October 14 : July
3 : June 7 : June
4 : February 25 : February
19 : February 5 : January
October 14, 2002
- The Catholic Legal Immigration Network, Inc. (CLINIC) and Migration
and Refugee Services of the US Conference of Catholic Bishops
(USCCB) invite you to:
Conference on Government Policies, Practices and National Security
Since September 11, 2001 and the Impact on Immigrants, Migrants
and Refugees Date:
Monday, October 21, 2002 9:00AM - 5:00PM
Location: Georgetown University Law Center,
McDonough Hall The Philip A. Hart Moot Court Auditorium
600 New Jersey Avenue, NW
Washington, DC 20001
The conference will include panels comprised of senior government
officials and national and local immigrant rights advocates. The
panels will cover refugees, asylum, border and interior enforcement,
anti-terror (including agency restructuring), and immigrant integration
issues. To RSVP for the Conference: RSVP by sending an email with
your name, organization, and phone number to firstname.lastname@example.org,
or send a fax to 202-635-2649, attention Jon Fremont
July 3, 2002
- Profiling and National IDs: Security and Freedom in a Free
Cato Institute Capitol Hill Briefing
July 12, 2002, 12 p.m.
B-354 Rayburn House Office Building
Cato Hill Briefings and luncheons are free of charge. Registration
may be done online or contacting Christie Raniszewski by 12:00
p.m., Thursday, July 11, 2002, at (202) 789-5229, fax her at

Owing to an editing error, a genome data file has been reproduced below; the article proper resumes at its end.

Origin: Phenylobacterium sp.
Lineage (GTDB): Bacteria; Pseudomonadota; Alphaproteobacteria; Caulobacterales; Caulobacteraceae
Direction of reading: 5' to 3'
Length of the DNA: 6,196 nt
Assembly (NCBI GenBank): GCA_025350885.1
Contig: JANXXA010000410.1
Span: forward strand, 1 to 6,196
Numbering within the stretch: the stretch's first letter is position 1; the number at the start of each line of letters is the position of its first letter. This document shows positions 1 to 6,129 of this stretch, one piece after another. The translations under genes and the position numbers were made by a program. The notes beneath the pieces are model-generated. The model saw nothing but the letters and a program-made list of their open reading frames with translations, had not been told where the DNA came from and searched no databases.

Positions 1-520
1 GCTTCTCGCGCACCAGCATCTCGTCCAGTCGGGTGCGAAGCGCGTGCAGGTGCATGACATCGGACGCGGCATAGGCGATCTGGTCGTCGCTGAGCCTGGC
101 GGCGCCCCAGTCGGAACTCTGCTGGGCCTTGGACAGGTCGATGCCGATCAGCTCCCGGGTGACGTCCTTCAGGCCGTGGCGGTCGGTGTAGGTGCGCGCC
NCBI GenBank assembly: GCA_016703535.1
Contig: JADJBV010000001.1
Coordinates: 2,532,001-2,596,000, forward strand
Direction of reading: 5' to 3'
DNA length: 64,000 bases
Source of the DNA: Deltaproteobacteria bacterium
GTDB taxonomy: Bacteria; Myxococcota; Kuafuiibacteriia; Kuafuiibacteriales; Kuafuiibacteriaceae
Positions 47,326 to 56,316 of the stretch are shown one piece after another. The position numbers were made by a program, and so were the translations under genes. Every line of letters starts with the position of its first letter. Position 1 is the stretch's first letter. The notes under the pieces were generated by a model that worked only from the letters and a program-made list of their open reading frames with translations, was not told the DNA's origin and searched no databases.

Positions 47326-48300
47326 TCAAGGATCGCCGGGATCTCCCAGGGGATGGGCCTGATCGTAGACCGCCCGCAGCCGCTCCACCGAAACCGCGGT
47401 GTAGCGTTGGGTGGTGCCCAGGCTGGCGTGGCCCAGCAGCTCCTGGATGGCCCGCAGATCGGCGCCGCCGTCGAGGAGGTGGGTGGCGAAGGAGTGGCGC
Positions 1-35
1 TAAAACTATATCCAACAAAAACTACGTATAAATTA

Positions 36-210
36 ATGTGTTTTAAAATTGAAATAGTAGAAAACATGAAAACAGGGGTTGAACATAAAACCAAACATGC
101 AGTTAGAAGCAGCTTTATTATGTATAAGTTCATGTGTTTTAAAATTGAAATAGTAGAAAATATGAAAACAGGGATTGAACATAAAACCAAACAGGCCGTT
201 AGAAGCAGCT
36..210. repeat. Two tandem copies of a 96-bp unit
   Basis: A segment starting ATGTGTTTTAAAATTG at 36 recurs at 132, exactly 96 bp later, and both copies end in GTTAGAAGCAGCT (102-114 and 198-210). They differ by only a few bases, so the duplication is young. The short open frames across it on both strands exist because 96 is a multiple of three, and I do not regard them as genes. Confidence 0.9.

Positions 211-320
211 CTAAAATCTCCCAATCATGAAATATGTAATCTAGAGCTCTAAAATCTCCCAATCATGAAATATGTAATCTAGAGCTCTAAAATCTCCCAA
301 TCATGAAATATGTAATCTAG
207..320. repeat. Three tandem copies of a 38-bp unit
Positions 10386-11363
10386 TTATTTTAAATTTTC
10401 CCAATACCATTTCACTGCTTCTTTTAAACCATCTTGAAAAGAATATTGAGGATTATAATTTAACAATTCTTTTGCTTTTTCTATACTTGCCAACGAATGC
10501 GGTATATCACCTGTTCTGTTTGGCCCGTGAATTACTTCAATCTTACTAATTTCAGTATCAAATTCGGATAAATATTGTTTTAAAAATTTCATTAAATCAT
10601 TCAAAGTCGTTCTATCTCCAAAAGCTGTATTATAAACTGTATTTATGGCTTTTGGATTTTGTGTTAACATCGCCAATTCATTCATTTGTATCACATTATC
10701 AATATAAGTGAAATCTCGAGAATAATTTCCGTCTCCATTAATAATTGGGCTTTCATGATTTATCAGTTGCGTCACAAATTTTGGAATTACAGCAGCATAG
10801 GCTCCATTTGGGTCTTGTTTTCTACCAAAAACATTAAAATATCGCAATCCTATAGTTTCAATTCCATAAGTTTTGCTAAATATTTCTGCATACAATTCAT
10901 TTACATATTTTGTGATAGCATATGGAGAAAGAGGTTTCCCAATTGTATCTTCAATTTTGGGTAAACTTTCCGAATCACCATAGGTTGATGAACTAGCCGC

(202) 371-0841, or e-mail to email@example.com.
*Charlotte Twight, Author, Dependent on D.C.: The Rise of Federal
Control over the Lives of Ordinary Americans
* Robert Levy, Cato Institute
* Timothy Lynch, Cato Institute
America's war on terror has sparked new debate over the appropriate
balance between freedom and security. Proposals to establish
a national ID, permit ethnic or religious profiling by law enforcement,
and expand government surveillance of citizens raise a welter
of pragmatic and constitutional questions. What is the scope
of the right to privacy in a free society? To what extent are
surveillance measures permitted within the boundaries of the
First, Fourth, Ninth, and Tenth Amendments? If they are permitted,
will the surrender of freedom and privacy actually lead to increased
security? Join author Charlotte Twight, along with Cato scholars
Timothy Lynch and Robert Levy, for a discussion of the answers
to these questions.
June 7, 2002
- Members might be interested in an amicus brief filed in the
John Walker Lindh case, arguing that Mr. Lindh is not entitled
to combat immunity but is instead an unlawful combatant. Please
to read the brief.
June 4, 2002
February 25, 2002
- A February 27 Federalist Society panel discussion will discuss
the treatment of al Qaeda and Taliban detainees under international
law. Click HERE
for the details on this program and HERE
to read a white paper on the subject.
- Should Legal Immigrants Receive Public Benefits?
Thursday, February 28, 2002
The Brookings Institution
1775 Massachusetts Ave., N.W., Washington, D.C.
Moderator: KENT WEAVER, Senior Fellow and Co-Director